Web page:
PATHEIN, Irrawaddy Region — Police arrested seven self-identifying Rohingya and three others believed to be traveling to Yangon, in Kyangin Township, Irrawaddy Region on Wednesday evening.
Police spotted a car carrying seven self-identifying Rohingya at an inspection gate in Kyangin Township, and arrested them as well as the car driver and his assistant.
“In cooperation with the Rakhine Police Force, we also arrested a resident of Rakhine State’s Minbya Township called Ko Shae (aka) Kyaw Win (aka) Nyi Shae on Wednesday. He arranged for transportation of self-identifying Rohingya to Yangon. We will bring him to Irrawaddy and investigate,” spokesperson of Irrawaddy Division Police Force Police Lt-Col Khin Maung Latt told The Irrawaddy.
Myanmar’s minority Muslims in Rakhine State—who identify as Rohingya but are labeled “Bengali” by many—are denied basic human rights by the Myanmar government including access to healthcare, education, and freedom of movement.
Nearly 600,000 self-identifying Rohingya have fled northern Rakhine State since Aug. 25 after deadly militant attacks by the Arakan Rohingya Salvation Army prompted a violent government security crackdown dogged by accusations of rape, extrajudicial killings, and arson.
The UN has labeled the government’s actions in Rakhine State a “text book example of ethnic cleansing.”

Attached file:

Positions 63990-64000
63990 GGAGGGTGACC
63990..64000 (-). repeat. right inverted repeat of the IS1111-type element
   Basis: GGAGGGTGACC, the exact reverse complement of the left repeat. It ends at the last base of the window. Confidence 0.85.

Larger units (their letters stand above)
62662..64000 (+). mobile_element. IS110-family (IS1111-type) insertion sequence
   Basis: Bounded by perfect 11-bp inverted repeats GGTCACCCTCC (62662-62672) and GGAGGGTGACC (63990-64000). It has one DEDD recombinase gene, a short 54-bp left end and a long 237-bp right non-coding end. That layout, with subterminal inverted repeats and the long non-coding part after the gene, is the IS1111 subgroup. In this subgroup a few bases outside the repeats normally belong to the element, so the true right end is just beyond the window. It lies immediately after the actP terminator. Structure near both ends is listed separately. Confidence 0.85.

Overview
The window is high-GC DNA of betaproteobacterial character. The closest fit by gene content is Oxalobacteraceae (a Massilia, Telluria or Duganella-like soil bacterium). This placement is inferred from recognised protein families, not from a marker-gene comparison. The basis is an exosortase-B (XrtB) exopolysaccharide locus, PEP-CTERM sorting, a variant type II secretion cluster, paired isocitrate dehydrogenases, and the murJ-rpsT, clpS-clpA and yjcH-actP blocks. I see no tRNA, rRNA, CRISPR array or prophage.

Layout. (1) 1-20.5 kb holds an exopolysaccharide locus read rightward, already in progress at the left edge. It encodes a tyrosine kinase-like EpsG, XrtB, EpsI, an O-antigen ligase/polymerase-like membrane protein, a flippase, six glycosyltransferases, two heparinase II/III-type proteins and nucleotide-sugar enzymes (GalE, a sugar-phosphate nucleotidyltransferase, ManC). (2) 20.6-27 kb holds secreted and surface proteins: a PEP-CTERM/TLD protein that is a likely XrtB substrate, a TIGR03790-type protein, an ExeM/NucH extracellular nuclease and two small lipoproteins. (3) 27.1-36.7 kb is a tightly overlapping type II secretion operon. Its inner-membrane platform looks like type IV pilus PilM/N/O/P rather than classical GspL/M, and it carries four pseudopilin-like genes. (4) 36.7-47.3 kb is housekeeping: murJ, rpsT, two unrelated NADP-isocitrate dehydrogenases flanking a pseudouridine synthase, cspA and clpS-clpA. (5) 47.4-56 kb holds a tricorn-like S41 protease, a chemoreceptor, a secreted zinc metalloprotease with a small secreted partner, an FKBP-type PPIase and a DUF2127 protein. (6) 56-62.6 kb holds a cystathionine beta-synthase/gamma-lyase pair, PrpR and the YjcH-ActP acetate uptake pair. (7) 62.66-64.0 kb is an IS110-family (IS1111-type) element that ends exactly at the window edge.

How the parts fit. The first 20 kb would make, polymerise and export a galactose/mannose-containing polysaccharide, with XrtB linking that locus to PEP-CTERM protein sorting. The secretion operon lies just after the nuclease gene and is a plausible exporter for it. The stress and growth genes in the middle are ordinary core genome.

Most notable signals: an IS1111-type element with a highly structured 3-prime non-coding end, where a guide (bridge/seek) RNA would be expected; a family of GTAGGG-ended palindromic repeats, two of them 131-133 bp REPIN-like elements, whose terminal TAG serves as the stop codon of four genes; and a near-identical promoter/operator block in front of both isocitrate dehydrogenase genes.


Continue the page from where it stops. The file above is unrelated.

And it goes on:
Kyangin Township Immigration department has filed a lawsuit against the seven self-identifying Rohingyas under Residents of Burma Registration Rules 1951. Police have charged the driver, his assistant and Ko Shae.
Police searched the truck at an inspection gate in Kyangin Township’s Zibinkwin village-tract and discovered seven self-identifying Rohingyas hiding among 260 rice bags in the truck.
According to an initial police investigation, driver Hla Myint and his assistant Yan Maung Tun transported commodities from Yangon to Sittwe and arrived in Minbya on October 15. There, the two met Ko Shae who persuaded them to take self-identifying Rohingyas to Yangon and paid 800,000 kyats in transportation fees for each of them.
Hla Myint accepted the job to transport the self-identifying Rohingya to ‘Min Mahar’ filling station in Yangon’s Hlaingthayar Township where a man called Abul Sede was supposed to meet them, according to the police.
Ko Shae picked up seven self-identifying Rohingyas onto the truck outside Minbya on Tuesday evening. The truck was stopped in Kyangin on its way to Yangon the following day, said the police.
“Taking a look at this case, we can see that they have connections and selected a route and acted according to a plan. We will keep increased security measures to find out similar cases,” said police Lt-Col Khin Maung Latt.
Police stations along the coast of Irrawaddy Region have been put on high alert since Aug. 26 over fears that violence in Rakhine State could spill over to the adjacent region.